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Culture

Nudists insist they have a right to public exposure

Becky Yeh - California correspondent   (OneNewsNow.com) Friday, October 12, 2012

In light of protests over a new San Francisco regulation that would ban public nudity, a California professor asserts such behavior isn't typically considered free speech.

Nudists in San Francisco may be required to cover up if legislation passes that would ban nudity in public spaces. Supervisor Scott Wiener, who represents San Francisco county, says nudity is becoming a problem, especially in the Castro District, an area he represents.

Wiener introduced a measure last year that required nudists to place a barrier in between them and a public seat when sitting down, but he says that there has been an increase in public nudity.

Rotunda, Ronald (Chapman University)Ronald D. Rotunda is distinguished professor of jurisprudence at Chapman University School of Law. He says it is difficult to interpret the First Amendment as giving a right to public nudity.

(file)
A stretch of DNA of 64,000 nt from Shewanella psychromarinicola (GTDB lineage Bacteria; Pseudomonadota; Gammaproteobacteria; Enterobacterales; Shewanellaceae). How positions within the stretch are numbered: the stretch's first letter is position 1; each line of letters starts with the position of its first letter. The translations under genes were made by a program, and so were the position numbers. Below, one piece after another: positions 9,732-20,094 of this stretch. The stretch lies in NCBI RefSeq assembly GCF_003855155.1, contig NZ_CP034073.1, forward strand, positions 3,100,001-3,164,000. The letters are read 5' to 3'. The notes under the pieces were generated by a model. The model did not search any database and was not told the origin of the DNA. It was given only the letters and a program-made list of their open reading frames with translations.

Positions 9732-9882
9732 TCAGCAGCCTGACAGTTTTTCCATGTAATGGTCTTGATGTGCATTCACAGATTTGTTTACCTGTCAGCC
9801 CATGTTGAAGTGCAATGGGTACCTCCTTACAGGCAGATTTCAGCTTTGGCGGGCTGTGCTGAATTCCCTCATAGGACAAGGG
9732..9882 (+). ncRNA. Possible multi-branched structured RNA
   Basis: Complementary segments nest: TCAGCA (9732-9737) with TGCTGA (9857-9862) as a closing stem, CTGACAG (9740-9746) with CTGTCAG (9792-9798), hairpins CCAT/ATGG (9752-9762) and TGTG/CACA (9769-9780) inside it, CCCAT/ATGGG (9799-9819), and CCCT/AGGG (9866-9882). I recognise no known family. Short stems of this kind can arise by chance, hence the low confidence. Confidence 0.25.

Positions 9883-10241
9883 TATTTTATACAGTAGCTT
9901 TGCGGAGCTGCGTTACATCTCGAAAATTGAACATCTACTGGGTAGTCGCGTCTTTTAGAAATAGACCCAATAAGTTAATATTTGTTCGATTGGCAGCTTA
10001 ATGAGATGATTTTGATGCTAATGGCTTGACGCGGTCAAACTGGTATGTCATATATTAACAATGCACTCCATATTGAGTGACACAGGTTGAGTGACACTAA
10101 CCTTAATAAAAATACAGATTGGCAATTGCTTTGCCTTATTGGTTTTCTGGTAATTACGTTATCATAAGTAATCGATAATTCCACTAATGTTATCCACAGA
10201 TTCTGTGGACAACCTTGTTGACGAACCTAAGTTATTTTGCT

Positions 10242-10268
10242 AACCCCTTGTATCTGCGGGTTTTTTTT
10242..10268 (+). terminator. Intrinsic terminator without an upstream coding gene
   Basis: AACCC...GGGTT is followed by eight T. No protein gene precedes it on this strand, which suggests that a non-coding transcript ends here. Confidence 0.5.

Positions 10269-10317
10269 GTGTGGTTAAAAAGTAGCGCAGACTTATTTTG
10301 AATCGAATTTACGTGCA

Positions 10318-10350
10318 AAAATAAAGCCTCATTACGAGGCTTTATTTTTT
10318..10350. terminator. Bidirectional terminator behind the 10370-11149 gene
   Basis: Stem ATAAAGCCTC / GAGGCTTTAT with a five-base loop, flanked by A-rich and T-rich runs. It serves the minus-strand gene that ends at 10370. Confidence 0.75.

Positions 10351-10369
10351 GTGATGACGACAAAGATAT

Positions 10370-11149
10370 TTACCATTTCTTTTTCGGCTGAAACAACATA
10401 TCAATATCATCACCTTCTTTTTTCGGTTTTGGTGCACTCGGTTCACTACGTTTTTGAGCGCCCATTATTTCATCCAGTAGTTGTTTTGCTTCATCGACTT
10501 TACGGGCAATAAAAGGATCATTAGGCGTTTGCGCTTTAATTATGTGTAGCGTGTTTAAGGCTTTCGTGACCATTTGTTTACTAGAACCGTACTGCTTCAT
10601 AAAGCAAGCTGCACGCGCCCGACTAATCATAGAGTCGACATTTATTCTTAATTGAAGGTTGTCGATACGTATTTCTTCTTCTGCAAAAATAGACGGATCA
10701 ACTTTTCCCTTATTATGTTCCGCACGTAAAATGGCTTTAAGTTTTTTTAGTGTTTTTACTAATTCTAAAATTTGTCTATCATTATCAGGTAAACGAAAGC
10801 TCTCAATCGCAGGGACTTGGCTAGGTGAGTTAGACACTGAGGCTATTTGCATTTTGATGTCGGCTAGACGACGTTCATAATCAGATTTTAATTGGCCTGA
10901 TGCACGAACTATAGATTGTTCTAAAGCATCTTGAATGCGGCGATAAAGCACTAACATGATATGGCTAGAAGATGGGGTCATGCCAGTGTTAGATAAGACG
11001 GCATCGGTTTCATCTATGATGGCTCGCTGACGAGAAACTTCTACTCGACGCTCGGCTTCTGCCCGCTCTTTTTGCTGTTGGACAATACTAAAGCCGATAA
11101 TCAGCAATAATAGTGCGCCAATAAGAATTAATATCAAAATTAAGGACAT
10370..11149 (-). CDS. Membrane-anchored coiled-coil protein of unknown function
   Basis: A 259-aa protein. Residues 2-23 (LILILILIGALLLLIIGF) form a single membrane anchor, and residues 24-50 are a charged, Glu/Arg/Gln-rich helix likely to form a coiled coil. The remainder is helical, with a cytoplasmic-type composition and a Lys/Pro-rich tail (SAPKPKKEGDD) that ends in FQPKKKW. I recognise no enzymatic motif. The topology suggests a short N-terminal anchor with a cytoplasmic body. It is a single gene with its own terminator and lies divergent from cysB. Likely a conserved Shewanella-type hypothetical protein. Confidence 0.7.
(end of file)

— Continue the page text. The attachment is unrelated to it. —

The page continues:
"They're just prohibiting nudity that is not even for a particular reason. It's not a free speech piece of nudity in a play or movie; it's just walking around outside in a public area, stark raving nude," he says.

"It's unlikely that there is a First Amendment right to do that, but the cases are not crystal clear."

Nudists contend they have a First Amendment right to freely expose themselves. The San Francisco Chronicle reports that Wiener has received complaints about the legislation he has introduced -- mostly from the homosexual community, and also from some shop owners and residents.

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